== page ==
Riding the Bus: From Sloppy Gringo to Proud Commuter

October 21, 2013
The first day I got on a bus here, my host father took me. Thank god or I would have been more panicked than a mouse being chased by a tiger. We got on a busy red bus during rush hour. We could barely squeeze ourselves onto the thing, and I probably fell into five peoples’ laps during the five-minute ride.

Here’s the challenge: one hand must always remain on your bag, or a pickpocket could take advantage in a second – especially when you’re so squished onto the flying vehicle that you don’t know whose limbs are yours and whose are the strangers’.

So anyways – you’ve got one hand on your bag and one hand on whatever tiny space on the metal bar you can fight to grab, and you hold on for dear life as the (typically insane) bus driver takes off in an angry storm of pointless speed, only to come to a screeching halt in the terrible Quito traffic he knows so well. I looked at my father, confused. “Why do they drive like such jerks?” – is pretty much what my face said. He’s good at reading my expressions, and immediately laughed: “Es que están atrasados…”: Basically, all bus drivers are expected to make a certain amount of stops before the day ends. But due to the terrible traffic in Quito, the number of stops expected of them is far more than they could ever accomplish. For this reason, they drive like maniacs.

Needless to say, after that first ride with dad, I kind of wanted to cry. It was hot, people pushed, I kept falling onto people (while the rest of the passengers kept their balance effortlessly even with all the crazy breaking), I was worried about getting robbed, I didn’t know where we were getting off, I kept getting pushed further and further away from my host father…But when we got off I just took a deep breath and laughed: “Welp, that was quite the experience,” I told him. He just chuckled.

While I don’t ride the crazy red buses at rush hour very often (because thankfully, they’re not the ones that take me to school), I have gotten very good at riding the tame green bus. Even so, it’s not ALWAYS tame, and on the days that I come home late, I must pride myself in my improved balance and extreme strength in my right hand, which always holds tightly and dearly onto the bar. Sure, I feel as though my arm has been severed from the rest of my body by the time I get off, but it at least FEELS like I’ve been working so hard that it’s sprouted to twice the size. So I think of it as a little arm work out, for arms that don’t get much exercise anyway.

After all this complaining, I must say that the bus system here is world class compared to what we have in the states. I’ve never waited more than 2 minutes for a bus. And they have such a wonderful system that I puzzle over every morning in total amazement. The driver and the money-collector are an absolute team. My guess is that most of them have been paired together for years, because they’ve got the whole system down to a science, so that buses can keep moving in the most efficient manner possible.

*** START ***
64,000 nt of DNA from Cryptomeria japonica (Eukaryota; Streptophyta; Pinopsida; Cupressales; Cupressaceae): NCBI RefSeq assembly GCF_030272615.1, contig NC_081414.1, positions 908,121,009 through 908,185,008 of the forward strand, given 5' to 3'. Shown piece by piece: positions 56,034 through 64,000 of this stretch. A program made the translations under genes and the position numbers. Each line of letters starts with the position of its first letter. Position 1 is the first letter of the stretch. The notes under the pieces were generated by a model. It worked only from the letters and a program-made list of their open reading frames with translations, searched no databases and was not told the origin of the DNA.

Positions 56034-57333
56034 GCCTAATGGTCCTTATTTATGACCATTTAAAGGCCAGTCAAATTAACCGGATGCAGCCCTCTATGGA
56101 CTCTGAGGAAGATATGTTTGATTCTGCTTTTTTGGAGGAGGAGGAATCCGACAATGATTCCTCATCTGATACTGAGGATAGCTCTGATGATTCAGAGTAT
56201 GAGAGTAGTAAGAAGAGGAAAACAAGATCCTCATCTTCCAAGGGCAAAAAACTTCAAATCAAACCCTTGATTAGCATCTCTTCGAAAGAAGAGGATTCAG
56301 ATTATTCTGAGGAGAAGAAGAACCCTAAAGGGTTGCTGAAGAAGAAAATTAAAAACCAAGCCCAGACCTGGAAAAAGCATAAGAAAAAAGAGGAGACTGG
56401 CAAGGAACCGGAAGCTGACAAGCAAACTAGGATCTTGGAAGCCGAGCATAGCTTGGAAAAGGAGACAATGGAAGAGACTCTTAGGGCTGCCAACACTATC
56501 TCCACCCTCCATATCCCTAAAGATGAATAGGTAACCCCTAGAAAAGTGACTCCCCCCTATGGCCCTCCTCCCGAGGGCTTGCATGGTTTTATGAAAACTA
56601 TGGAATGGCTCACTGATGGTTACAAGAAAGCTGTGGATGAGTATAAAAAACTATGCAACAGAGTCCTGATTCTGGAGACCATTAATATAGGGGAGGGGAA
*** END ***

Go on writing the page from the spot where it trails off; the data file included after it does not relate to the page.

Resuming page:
As the bus pulls in to the stop, the money-collector hops off while the vehicle is still in motion and shouts/sings the stops that the bus will make: “Cumbayá, Tumbaco, Quinche, suba suba suba!” I love hearing them every morning! These guys get me pumped for the day. Sometimes they’ll even shout, “vacío!” signaling that they’ve got lots of empty seats, and I always hop on those ones eagerly.

Then they glide down the aisles effortlessly, as if the bus weren’t weaving and winding around mountains at all (this is the convoluted road to Cumbayá, where my University is). And when it comes to paying, they’re prepared to give you whatever change you challenge them with within seconds. The trip is costs 25 cents but I’ve seen people give 10 dollar bills. But they’re not fazed by anything, these guys.

The easy-going spirit of so many of these money-collectors absolutely makes my morning. They appear to be light on their feet and content with what they have, though their job seems so endlessly repetitive. Yet there they are, singing and boogying to the merengue music they typically play on the buses, and even making the serious bus drivers laugh! They make me thankful for the life I’ve got.

Over all, I try my best to embrace my bus experience, as it’s something I have to do twice a day for 15 or 20 minutes – so why not try to enjoy it? After all, there are delightful guys collecting a few cents from me and a gorgeous Cotopaxi to look at every morning. Who could complain about that?

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  • November 3 2013 at 4:19 pm
    Hannah Harms

    Hi Abby!

    I love reading your posts about studying abroad..?  I mean...that's what it sounds like to me, the limited-knowledge high school student lol.

    My name is Hannah; I am a prospective student.  (So basically, I just want to say thank you for taking the time to post.  I feel like I know you guys...which is a really cool thing for me!  Even though I haven't officially 'met' any of you.)

    That being said, I have a couple of questions for you:

    How easy was it for you to become involved in studying abroad/taking a semester overseas, etc.?  And, how long are you there for lol?

    (It sounds like you're having a fantastic time!  And hey, if I could go to Luther and have opportunities like that to expand my horizons, (and my limited Spanish-speaking skills), then it'd totally be work it!)

    Thank you for taking the time to post! :)


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